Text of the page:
COLUMBIA, S.C. — President Donald Trump gave a keynote speech Friday on bipartisan criminal justice reform to a handpicked crowd at Benedict College, while protesters and MAGA-fans alike gathered outside the historically black institution’s gates.
“The more people I spoke with, the more clear it became that the system could be deeply unfair, contributing to a cycle of poverty, crime and incarceration,” Trump said before touting that his worked undid the 1994 Clinton crime law that disproportionately harmed the African-American community.
Trump’s hourlong speech at the 2020 Second Step Presidential Justice Forum came moments after he was recognized with an award for his leadership in passing the First Step Act, a bill aimed at releasing nonviolent offenders and helping to transition them back into society. The president signed the legislation last December. The award was presented by Florida state Rep. Byron Donalds, a Republican, and Mathew Charles, a beneficiary of the historic legislation.
“Three years ago I walked out of prison after serving 21 years for dealing crack cocaine. I had built my life to rehabilitation and serving others, found a job and had reconnected with friends and family,” Charles said. “Then out of nowhere, the powers that be claimed I was ineligible for release.
“After two years of freedom, I was sent back to serve another decade behind bars,” he said.
Charles was one of the first inmates freed because of the First Step Act, and thanked political leaders
for working to permanently secure his freedom. He noted the significantly harsher sentencing for dealing crack than for dealing cocaine and that a “generation of black men was practically erased.”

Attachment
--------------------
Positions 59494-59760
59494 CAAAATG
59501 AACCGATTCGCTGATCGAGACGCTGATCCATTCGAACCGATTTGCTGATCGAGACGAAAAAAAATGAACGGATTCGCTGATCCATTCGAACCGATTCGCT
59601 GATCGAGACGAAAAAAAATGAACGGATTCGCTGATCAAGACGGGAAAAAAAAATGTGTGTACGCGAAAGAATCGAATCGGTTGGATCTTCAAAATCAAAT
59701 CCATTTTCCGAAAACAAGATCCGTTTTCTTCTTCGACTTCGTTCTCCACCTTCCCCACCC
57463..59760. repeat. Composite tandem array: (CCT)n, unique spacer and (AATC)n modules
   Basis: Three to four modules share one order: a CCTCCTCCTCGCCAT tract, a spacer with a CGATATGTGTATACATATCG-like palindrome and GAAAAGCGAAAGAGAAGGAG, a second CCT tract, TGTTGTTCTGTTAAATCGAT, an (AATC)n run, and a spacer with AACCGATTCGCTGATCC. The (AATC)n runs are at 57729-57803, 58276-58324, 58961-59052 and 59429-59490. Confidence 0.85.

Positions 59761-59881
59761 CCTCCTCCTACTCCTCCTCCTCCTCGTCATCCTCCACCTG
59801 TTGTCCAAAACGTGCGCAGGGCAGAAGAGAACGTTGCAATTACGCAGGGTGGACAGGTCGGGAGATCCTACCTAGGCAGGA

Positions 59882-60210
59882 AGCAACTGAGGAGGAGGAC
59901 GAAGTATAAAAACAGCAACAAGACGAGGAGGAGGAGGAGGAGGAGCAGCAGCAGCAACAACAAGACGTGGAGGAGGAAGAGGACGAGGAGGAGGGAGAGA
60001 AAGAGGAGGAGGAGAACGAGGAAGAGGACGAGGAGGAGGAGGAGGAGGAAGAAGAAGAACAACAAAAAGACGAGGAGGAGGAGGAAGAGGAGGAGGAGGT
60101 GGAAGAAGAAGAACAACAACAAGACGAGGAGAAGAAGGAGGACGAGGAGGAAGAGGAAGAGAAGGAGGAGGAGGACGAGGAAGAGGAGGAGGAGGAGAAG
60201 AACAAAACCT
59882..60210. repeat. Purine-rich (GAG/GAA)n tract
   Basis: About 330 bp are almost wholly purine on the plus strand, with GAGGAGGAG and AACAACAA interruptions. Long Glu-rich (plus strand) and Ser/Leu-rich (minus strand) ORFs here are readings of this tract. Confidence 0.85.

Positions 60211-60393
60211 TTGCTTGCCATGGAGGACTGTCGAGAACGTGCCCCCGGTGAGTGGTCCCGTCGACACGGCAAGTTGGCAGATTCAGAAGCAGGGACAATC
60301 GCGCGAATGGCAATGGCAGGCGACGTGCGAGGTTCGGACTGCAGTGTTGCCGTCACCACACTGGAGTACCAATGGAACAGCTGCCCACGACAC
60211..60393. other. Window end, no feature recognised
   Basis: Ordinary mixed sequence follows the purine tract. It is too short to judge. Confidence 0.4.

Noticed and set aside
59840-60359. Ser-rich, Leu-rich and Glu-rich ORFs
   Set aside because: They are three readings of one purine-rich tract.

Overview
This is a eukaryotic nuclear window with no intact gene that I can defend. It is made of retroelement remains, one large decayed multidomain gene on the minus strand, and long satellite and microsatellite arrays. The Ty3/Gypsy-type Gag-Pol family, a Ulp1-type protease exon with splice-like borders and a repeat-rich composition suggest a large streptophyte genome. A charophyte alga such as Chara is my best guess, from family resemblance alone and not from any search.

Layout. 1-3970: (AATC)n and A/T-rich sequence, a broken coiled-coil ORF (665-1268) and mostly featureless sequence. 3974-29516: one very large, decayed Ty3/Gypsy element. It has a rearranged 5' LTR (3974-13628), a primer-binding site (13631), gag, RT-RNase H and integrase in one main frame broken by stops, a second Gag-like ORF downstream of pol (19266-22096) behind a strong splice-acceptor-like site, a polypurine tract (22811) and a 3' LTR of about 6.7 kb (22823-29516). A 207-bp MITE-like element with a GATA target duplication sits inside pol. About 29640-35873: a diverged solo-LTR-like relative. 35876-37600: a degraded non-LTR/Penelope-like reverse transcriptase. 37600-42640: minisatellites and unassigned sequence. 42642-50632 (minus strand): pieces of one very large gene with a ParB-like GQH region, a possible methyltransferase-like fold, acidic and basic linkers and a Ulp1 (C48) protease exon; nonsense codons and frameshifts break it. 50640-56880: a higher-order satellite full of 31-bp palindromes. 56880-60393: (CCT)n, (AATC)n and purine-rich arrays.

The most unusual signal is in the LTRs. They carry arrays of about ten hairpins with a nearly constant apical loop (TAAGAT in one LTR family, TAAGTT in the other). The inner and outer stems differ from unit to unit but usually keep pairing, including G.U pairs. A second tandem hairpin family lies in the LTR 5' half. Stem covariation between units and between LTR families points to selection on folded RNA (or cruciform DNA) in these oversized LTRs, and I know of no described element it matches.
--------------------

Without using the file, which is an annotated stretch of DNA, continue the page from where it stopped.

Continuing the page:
According to the Department of Justice, over 1,500 inmates like Charles have been released due to sentencing reductions, another 3,000 due to time-off for good behavior policy adjusting, 95 inmates received “compassionate release,’ and another 2,000 inmates were placed on home confinement which was also expanded by the First Step Act.
Other former inmates continued to pull at the heartstrings of the audience inside Little Theater as protests continued outside the gates and students were asked to stay inside their dorms with the exception of seven Burroughs Scholars from the Tyrone Adam Burroughs School of Business and Entrepreneurship and other student leaders who were able to attend the invite-only event.
The audience was roughly 25 percent students, according to Roslyn Clark Artis, Benedict College president, including student leaders from other colleges and universities. The rest was a mix of die-hard Trump supporters, Republican leadership in South Carolina and Black elected officials from the 2020 Bipartisan Justice Center who hosted the event.
This portion of the three-day-long forum, called “The Conservative Case for Criminal Justice Reform,” was originally dedicated to providing 2020 presidential Republican candidates with a platform to address criminal justice reform and share their “second step.” However, the other Republican candidates declined the invitation, leaving Trump a solo slot that some fear may overshadow the Democratic candidates.
After President Trump was awarded the Bipartisan Justice Award, Democratic candidate Kamala Harris decided to protest the justice forum, reneging on her previously confirmed appearance. She won the same award in 2016.
“Not only does he circumvent the laws of our country and the principles of our constitution, but there is nothing in his career that is about justice, for justice or in celebration of justice,” her campaign said in a statement.